Oakland Raiders Week 8: It's Chiefs Week!
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It's that time of the schedule again. Of all of the Raider rivalries, real or imagined, none is more antagonistic than the one with the Kansas City Chiefs.
I normally like the color red. During Chiefs Week, I don't even correct papers in red ink. It's pro football's Hatfield's vs. McCoy's, but twice a year. Part one is this Sunday at Arrowhead Stadium where the Raiders have acted quite like the uninvited guests they are, winning their last five meetings there.
After pulling their season out of the fire, Oakland has a chance to really set themselves up to right the ship in this 2012 season. A win puts them at 3-4 and suddenly, a home game with a chance to reach .500 for the first time this season.
By contrast, a loss eliminates any of the good vibes from the schizophrenic, but ultimately pleasing win against Jacksonville. Make no mistake—Kansas City may not possess a good record, but you can bet they will give the Raiders their best shot. They always do.
So winning is not about just lining up and outplaying the Chiefs. It is about what the Raiders don't do just as much. The formula is not very complicated in my opinion, so let's get to it. These are the five keys to beating the Chiefs Sunday.
No. 5: Don't Give Away Points
Kansas City thrives against Oakland converting turnovers into touchdowns
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The Raiders have won three of the last meetings against the Chiefs. In the four wins, they committed a total of six turnovers. In their lone loss, a 28-0 thumping in Carson Palmer's debut, they committed six. Two of those turnovers were interceptions returned directly for touchdowns.
When the Chiefs were consistently getting the better of the Raiders during the Marty Schottenheimer era, it was because the Raiders would make a killer mistake that led to Kansas City victory: James Hasty's overtime interception in 1995, Jeff George's bonehead flip that led to a pick-six in the Chiefs' Monday Night win in 1997. It was always a mistake by the Raiders that was likely to change the course of the game.
So against a 1-5 team that will be desperate much like the Jaguars were last week, playing a clean game is absolutely essential. That means two things: One, no disadvantageous turnovers like last week where Jacksonville could score without doing anything else. Two, avoiding penalties that force obvious situations.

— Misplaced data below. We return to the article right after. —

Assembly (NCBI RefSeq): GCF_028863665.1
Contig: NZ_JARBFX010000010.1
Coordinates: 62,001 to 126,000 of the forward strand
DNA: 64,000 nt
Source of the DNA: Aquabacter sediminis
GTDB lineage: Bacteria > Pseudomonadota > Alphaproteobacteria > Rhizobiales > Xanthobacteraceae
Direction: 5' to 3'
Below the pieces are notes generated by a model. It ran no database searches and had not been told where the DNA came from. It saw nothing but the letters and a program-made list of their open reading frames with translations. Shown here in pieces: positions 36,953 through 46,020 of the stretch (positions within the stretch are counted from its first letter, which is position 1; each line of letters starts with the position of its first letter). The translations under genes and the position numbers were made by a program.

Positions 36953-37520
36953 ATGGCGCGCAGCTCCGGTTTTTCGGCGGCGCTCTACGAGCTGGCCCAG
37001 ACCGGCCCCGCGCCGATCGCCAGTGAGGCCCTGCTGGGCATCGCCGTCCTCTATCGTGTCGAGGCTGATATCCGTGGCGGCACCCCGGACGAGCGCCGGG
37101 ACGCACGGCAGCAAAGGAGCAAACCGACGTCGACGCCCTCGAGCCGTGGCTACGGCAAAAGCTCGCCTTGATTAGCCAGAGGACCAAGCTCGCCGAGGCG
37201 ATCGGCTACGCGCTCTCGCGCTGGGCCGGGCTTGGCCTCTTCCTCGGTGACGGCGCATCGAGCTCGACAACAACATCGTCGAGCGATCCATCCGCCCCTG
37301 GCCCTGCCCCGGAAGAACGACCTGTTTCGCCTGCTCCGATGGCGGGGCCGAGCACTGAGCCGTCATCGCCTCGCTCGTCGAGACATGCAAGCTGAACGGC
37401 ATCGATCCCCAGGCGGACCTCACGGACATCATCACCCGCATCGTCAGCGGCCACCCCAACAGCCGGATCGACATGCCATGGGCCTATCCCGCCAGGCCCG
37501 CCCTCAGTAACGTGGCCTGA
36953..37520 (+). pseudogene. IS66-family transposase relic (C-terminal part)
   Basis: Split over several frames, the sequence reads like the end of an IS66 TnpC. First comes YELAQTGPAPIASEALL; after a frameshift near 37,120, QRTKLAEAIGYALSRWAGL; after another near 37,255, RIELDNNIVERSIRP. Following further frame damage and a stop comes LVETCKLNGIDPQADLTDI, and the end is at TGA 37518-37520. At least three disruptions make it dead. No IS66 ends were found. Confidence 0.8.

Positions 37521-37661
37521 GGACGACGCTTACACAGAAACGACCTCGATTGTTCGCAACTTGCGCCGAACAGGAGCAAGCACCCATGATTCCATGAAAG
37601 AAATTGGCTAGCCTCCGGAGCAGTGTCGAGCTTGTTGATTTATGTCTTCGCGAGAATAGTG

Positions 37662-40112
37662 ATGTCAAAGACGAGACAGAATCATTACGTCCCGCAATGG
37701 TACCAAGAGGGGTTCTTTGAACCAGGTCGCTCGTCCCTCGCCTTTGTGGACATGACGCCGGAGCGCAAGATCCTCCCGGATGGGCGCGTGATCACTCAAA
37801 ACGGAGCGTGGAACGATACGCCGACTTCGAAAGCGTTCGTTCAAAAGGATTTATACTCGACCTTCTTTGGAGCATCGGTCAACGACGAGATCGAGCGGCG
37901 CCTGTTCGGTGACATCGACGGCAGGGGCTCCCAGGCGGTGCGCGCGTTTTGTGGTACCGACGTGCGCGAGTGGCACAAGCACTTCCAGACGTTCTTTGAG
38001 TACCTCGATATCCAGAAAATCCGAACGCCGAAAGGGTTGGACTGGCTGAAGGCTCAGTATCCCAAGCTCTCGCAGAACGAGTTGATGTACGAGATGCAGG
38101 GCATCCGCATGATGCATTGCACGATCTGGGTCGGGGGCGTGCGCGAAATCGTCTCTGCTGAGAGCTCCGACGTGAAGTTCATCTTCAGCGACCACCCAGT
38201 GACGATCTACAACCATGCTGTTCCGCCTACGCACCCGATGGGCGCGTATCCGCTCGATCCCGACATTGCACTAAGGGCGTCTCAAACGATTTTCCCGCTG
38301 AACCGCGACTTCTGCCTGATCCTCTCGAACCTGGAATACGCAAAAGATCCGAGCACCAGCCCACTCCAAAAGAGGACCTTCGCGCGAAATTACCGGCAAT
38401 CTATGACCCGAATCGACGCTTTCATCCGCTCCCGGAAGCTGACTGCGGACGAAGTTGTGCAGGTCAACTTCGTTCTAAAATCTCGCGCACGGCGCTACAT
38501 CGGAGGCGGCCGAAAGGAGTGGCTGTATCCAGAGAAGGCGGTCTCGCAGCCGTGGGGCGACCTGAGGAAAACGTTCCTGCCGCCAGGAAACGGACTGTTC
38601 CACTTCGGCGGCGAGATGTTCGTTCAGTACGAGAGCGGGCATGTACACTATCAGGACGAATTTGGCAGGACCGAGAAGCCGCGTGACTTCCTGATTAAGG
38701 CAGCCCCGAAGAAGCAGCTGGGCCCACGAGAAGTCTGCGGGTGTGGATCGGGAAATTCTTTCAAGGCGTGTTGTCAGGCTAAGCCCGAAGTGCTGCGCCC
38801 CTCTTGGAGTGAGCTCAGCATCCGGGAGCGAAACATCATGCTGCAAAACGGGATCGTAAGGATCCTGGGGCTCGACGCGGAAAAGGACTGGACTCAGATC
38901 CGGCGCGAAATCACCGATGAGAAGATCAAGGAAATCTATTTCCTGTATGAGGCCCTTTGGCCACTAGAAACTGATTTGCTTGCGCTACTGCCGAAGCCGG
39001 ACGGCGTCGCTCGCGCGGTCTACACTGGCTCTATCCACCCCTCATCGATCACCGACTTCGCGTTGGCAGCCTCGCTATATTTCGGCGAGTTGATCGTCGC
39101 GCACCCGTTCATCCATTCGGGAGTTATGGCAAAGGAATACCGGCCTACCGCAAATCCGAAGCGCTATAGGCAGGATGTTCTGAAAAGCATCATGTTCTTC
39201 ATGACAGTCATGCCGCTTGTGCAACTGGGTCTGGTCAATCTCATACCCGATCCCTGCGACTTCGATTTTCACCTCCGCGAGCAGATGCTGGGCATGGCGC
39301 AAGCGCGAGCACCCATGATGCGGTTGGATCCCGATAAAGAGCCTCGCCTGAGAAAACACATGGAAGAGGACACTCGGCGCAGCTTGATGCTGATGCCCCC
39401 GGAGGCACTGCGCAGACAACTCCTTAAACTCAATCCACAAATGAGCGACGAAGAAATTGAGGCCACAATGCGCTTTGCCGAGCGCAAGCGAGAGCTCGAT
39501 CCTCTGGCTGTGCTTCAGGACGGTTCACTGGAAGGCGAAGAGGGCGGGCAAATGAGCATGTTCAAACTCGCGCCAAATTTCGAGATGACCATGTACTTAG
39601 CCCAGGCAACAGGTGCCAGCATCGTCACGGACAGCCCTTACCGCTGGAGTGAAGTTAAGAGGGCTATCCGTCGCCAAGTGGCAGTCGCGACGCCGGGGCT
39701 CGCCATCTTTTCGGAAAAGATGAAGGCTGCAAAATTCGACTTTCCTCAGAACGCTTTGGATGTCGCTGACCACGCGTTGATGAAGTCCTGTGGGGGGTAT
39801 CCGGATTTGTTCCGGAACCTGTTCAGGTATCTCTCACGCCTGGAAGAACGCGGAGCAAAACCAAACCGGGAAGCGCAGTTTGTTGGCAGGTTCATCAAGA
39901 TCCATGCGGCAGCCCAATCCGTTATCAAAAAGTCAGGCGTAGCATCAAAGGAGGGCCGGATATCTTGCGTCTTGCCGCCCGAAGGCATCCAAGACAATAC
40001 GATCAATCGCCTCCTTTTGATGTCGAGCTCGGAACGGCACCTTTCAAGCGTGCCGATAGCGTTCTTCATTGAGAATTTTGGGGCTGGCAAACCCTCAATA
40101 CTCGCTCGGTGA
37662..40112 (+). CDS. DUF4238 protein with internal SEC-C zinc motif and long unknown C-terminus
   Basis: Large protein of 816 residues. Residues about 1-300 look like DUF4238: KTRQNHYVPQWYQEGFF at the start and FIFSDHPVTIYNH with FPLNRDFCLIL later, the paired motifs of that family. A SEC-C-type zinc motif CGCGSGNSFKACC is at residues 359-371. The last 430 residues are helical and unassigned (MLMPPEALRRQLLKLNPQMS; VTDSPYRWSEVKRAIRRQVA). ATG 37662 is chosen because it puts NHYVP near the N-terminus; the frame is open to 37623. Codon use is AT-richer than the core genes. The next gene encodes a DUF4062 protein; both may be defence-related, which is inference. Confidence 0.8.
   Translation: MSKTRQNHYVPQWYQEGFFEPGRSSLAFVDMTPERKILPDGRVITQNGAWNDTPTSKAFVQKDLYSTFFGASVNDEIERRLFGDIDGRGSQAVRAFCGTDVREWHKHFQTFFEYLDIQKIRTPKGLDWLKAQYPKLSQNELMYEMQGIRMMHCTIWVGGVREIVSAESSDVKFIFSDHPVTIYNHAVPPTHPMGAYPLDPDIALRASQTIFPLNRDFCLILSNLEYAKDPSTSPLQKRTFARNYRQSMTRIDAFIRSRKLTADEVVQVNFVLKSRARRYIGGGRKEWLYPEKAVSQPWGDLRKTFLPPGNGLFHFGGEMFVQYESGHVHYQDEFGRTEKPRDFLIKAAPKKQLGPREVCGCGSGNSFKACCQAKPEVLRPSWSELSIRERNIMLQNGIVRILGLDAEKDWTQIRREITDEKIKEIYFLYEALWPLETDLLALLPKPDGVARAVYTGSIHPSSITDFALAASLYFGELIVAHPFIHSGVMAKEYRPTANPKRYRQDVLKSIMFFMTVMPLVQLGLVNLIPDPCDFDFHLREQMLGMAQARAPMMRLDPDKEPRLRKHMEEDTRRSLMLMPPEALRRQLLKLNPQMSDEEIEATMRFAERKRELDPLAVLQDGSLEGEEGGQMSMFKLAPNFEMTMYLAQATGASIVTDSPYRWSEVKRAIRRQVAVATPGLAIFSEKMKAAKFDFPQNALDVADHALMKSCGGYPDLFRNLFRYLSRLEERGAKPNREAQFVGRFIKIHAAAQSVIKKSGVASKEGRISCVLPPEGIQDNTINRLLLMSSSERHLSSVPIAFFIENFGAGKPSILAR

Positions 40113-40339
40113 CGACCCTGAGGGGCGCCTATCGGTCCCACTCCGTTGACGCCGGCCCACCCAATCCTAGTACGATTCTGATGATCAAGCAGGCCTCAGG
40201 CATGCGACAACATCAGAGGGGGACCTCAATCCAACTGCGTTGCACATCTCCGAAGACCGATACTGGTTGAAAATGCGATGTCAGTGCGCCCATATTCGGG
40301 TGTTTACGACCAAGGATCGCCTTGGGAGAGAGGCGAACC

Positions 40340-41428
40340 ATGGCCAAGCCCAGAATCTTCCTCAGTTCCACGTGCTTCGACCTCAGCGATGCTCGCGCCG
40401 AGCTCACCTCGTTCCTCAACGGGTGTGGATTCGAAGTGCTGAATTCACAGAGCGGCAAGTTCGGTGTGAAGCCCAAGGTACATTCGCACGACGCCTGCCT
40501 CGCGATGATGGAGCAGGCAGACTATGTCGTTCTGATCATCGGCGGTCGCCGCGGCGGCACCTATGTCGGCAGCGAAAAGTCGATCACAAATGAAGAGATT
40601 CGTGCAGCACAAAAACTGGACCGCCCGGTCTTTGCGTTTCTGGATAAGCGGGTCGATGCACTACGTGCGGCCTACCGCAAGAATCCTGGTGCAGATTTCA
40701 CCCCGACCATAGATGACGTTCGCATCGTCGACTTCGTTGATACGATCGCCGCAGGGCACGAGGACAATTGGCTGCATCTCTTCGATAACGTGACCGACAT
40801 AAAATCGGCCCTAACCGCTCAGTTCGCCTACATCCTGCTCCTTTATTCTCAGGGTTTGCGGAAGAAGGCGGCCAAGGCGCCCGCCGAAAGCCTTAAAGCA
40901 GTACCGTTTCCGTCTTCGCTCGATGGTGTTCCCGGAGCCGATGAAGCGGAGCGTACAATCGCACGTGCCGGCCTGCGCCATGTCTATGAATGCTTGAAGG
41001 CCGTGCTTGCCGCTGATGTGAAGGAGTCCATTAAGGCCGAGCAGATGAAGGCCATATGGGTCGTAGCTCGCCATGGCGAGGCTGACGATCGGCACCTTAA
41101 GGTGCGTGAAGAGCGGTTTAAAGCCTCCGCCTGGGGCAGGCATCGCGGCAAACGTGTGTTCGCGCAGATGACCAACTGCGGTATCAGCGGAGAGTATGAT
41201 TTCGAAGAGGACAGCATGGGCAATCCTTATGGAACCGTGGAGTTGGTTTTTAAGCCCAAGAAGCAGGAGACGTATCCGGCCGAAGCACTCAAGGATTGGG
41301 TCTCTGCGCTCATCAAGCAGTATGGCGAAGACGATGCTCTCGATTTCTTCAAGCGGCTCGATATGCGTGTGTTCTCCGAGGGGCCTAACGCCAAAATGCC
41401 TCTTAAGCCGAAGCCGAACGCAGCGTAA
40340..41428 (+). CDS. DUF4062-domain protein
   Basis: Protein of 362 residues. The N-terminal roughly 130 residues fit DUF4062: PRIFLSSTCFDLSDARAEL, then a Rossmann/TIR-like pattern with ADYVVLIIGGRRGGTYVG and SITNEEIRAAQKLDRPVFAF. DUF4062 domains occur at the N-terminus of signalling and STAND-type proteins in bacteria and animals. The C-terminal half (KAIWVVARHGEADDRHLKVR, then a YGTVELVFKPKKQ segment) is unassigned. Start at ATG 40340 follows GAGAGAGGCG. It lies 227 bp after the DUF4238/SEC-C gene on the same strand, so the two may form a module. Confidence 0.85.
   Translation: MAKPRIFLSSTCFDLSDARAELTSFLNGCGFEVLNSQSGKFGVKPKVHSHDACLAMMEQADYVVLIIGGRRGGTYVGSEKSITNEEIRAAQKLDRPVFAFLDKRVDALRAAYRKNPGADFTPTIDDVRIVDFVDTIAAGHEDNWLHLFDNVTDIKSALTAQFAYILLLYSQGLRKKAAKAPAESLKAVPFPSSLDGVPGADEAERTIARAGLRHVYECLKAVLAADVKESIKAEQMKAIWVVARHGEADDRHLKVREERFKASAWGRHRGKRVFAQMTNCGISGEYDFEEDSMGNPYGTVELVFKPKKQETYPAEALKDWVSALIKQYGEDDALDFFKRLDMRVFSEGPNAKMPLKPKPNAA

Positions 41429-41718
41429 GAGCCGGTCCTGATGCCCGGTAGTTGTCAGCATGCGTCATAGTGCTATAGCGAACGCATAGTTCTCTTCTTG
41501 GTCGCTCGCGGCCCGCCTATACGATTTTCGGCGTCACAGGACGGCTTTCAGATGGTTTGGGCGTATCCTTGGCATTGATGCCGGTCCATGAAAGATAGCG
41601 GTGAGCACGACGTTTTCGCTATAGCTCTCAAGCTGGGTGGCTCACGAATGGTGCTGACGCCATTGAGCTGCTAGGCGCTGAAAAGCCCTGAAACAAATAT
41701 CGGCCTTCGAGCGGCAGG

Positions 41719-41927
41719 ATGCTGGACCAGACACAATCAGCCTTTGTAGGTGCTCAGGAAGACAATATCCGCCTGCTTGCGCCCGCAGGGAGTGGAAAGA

It is much easier to run a no-huddle offense at home than in a place that can still get loud like Arrowhead Stadium. Which leads me to my next point...
No. 4: This Week, Pass to Set Up the Run
The inevitable big play is looming for McFadden
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The Raiders managed to defeat the Chiefs last year in spite of being outgained 435-308 and outrushed 135-71. Considering the state of the running game, two runs and a pass is probably not the best course of action.
That means the Raiders' best offensive player this year needs the ball in his hands. Carson Palmer has to work all of his receivers against a Chiefs defense that can be thrown on. Forget the rush numbers, this game will be won or lost offensively on Palmer. So, he should come out throwing and exploiting the matchups the Raiders have.
Namely, that's Marcel Reece. He has a chance to be a big factor against Kansas City linebacker Jovan Belcher in space. Brandon Myers could also get a lot of touches against the Chiefs' 3-4 defense.
But like last week, shots need to be taken down the field. We all know about Stanford Routt's propensity to commit penalties. Well this year he only has two, but according to some advanced NFL statistics, Routt rates out as the 77th best corner of 94 in football so far this year. His counterpart Brandon Flowers is only 52nd by the numbers, so the Raiders will have their chances.
And if Palmer is able to get it going, that at least takes Oakland out of obvious running situations for McFadden. He has got to be able to run without always being keyed on. That is how the zone blocking scheme will at least be offset for DMC going forward. Ideally, we'd all love to see a return to power blocking, but in lieu of that, actually catching Kansas City by surprise would be nice.